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Norberto 'Tiko' Borja interview, 2020-10-10

Identifier: dcpl_dcohc027_04.wav

Scope and Contents

From the Collection:

D.C. Oral History Collaborative (DCOHC) is a citywide initiative to train community members in oral history skills, fund new and ongoing oral history projects, connect volunteers with oral history projects, and publicize existing oral history collections. DCOHC is a project of DC Public Library, HumanitiesDC, and the Historical Society of Washington, D.C. This collection contains oral history interviews, transcripts, and indexes produced by DCOHC grantees.


  • Creation: 2020-10-10


Language of Materials


Biographical / Historical

Born in 1955 in Baranquilla, Colombia, Tiko Borja migrated with his family to Washington D.C. in May 1970. When he was a child, Tiko was left blind after an accident. Tiko’s Mother brought him to the United States hoping that doctors could operate and restore his sight. But doctors failed to restore his sight. Tiko’s family lived in the Adams Morgan neighborhood surrounded by other Latino immigrant families. He went to school in D.C. and graduated from Western High School. He studied at American University. Tiko married and moved to Damascus, Maryland with his three children. In 1989 he founded the Colombian national folkloric group, Colombianos Unidos. From 1989-1996, Tiko led the group of 40 young dancers, did fundraising for the group, and hired a dance coordinator. They represented Colombia with folkloric dances and a float in the 1990 Fiesta D.C. Parade of Nations in July. In 1993 Tiko helped organize and lead the “Festival of Las Americas”, the second Latino Festival that year. Celebrating Hispanic Heritage month in September 1993, Tiko worked with a volunteer committee to hold the Parade on Constitution Ave. Tiko’s Colombianos Unidos dance group also paraded in the Cherry Blossoms Festival. In 1992 Tiko took Colombianos Unidos to perform in the Expo in Sevilla, Spain. Since 1979 Tiko has been the Owner/Manager of a convenience store located at the National Institutes of Health. When the Covid-19 Pandemic hit in 2020, the government offices shut down, and as a result Tiko’s store was closed.


From the Collection: 1.13 Terabytes


Norberto Borja describes the early years when his family migrated from Colombia and lived on Ontario Road in Adams Morgan. Borja describes the neighborhood in the 1970’s: full of Latino families who knew each other. He describes his first job working at the SED Center, located next to his house. Borja first got involved in the D C Latino Festival in the early years when it was held on Colombia Rd. He describes how his young Colombian group of drummers was asked to perform in the Festival. By 1989 Borja had moved to Maryland, and when the D.C. Latino Festival moved to the Mall in 198 9, many Colombians wanted to participate now that the Festival Parade was on Constitution Ave. Tiko helped organize a new folkloric group, Colombianos Unidos . Borja describes how he led this group of 40 dancers, taught them Colombian folkloric dances, and organized the big Colombian float, La Chiva, at the 1990 Festival Parade of Nations. Borja describes his experiences working with other Latin American countries, his success in taking his folkloric group all the way to the Expo Sevilla in Spain. Borja describes how the Colombian participation in the 1990 Festival also led to his participation in the national Cherry Blossoms Festival. Borja describes the importance of the elected Festival leadership in the 1989 - 1990 period, how their vision of “having their Latino community known by all of the nation” was prescient. He believes that the commitment to work with the community and for the community made a big difference in the success of the 1989 - 1990 Festivals. But he describes how other D.C. Latinos did not carry on that tradition and Latino festivals today are not the same as back in 1990 . Borja reflects on how unique Latino Festivals were back then because they changed the tone of festivals: home - cooked food from all over Latin America and the Caribbean was sold at those Festivals. Borja believes that that history led to the growth of larger festivals throughout the region. Borja describes how he helped organize a group to lead another Latino Festival, Parade of the Americas, in 1993. Borja believes that his experience with Colombianos Unidos allowed him to get to know many new people, learn how to negotiate with D.C. Government authorities, and how the Latino Festival and all the preparations helped Colombian immigrants recover their heritage and culture.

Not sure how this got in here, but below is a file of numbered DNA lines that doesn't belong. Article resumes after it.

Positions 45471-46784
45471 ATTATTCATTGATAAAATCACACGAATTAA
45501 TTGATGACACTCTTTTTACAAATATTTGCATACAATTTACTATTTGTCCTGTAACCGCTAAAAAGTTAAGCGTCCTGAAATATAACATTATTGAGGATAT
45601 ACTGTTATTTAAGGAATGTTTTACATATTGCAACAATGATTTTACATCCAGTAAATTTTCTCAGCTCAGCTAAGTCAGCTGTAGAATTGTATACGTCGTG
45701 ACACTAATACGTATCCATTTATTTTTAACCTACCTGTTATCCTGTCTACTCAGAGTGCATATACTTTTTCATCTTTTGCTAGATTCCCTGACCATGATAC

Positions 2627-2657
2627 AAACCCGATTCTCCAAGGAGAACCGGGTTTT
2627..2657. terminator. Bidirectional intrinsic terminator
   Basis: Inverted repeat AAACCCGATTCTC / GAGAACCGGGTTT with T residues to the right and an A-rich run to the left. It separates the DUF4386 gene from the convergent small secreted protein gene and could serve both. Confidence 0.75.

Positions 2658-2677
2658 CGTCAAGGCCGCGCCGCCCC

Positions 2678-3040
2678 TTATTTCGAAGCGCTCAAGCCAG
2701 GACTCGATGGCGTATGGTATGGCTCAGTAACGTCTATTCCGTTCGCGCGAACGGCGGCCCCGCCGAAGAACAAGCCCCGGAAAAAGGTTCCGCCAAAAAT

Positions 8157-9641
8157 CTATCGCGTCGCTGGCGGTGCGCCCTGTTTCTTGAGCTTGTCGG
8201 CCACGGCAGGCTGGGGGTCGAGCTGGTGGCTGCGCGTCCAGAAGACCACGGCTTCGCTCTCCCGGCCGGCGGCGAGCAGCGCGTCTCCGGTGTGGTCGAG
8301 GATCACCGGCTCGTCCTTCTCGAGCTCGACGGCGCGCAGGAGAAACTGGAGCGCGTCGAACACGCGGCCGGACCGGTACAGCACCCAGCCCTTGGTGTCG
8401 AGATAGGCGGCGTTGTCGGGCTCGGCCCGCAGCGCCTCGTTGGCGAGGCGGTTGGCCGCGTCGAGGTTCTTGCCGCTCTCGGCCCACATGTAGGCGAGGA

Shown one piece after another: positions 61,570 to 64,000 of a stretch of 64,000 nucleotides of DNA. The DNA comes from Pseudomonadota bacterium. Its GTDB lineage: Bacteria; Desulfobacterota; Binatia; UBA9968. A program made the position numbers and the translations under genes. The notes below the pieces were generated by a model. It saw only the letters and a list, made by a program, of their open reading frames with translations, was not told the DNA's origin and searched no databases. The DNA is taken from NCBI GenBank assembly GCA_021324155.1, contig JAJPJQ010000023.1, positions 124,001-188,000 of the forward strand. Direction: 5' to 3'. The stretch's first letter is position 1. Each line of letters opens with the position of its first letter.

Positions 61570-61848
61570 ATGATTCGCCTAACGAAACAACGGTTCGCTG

Repository Details

Part of the The People's Archive, Martin Luther King, Jr. Memorial Library Repository

901 G Street NW
4th Floor East
Washington DC 20001